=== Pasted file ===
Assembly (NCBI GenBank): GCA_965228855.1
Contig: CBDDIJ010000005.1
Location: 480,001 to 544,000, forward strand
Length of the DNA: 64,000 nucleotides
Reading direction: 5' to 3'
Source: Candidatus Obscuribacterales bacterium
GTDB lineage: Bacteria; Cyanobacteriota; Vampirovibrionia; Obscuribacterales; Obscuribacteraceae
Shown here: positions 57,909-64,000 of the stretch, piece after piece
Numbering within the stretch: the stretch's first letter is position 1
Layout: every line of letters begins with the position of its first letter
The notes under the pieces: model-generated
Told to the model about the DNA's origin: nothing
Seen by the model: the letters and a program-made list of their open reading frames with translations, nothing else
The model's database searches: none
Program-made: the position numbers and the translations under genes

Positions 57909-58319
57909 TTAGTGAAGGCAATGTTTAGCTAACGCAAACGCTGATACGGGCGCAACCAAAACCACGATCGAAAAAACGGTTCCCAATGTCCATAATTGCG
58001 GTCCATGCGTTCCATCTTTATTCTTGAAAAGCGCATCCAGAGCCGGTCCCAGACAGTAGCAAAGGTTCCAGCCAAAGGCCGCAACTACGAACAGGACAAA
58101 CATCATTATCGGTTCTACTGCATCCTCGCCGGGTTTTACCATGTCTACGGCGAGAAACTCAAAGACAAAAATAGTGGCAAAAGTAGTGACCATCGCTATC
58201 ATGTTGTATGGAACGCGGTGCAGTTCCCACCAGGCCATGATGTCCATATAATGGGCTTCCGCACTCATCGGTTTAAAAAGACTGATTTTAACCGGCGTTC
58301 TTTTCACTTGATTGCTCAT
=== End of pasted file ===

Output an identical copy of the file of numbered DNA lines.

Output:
Assembly (NCBI GenBank): GCA_965228855.1
Contig: CBDDIJ010000005.1
Location: 480,001 to 544,000, forward strand
Length of the DNA: 64,000 nucleotides
Reading direction: 5' to 3'
Source: Candidatus Obscuribacterales bacterium
GTDB lineage: Bacteria; Cyanobacteriota; Vampirovibrionia; Obscuribacterales; Obscuribacteraceae
Shown here: positions 57,909-64,000 of the stretch, piece after piece
Numbering within the stretch: the stretch's first letter is position 1
Layout: every line of letters begins with the position of its first letter
The notes under the pieces: model-generated
Told to the model about the DNA's origin: nothing
Seen by the model: the letters and a program-made list of their open reading frames with translations, nothing else
The model's database searches: none
Program-made: the position numbers and the translations under genes

Positions 57909-58319
57909 TTAGTGAAGGCAATGTTTAGCTAACGCAAACGCTGATACGGGCGCAACCAAAACCACGATCGAAAAAACGGTTCCCAATGTCCATAATTGCG
58001 GTCCATGCGTTCCATCTTTATTCTTGAAAAGCGCATCCAGAGCCGGTCCCAGACAGTAGCAAAGGTTCCAGCCAAAGGCCGCAACTACGAACAGGACAAA
58101 CATCATTATCGGTTCTACTGCATCCTCGCCGGGTTTTACCATGTCTACGGCGAGAAACTCAAAGACAAAAATAGTGGCAAAAGTAGTGACCATCGCTATC
58201 ATGTTGTATGGAACGCGGTGCAGTTCCCACCAGGCCATGATGTCCATATAATGGGCTTCCGCACTCATCGGTTTAAAAAGACTGATTTTAACCGGCGTTC
58301 TTTTCACTTGATTGCTCAT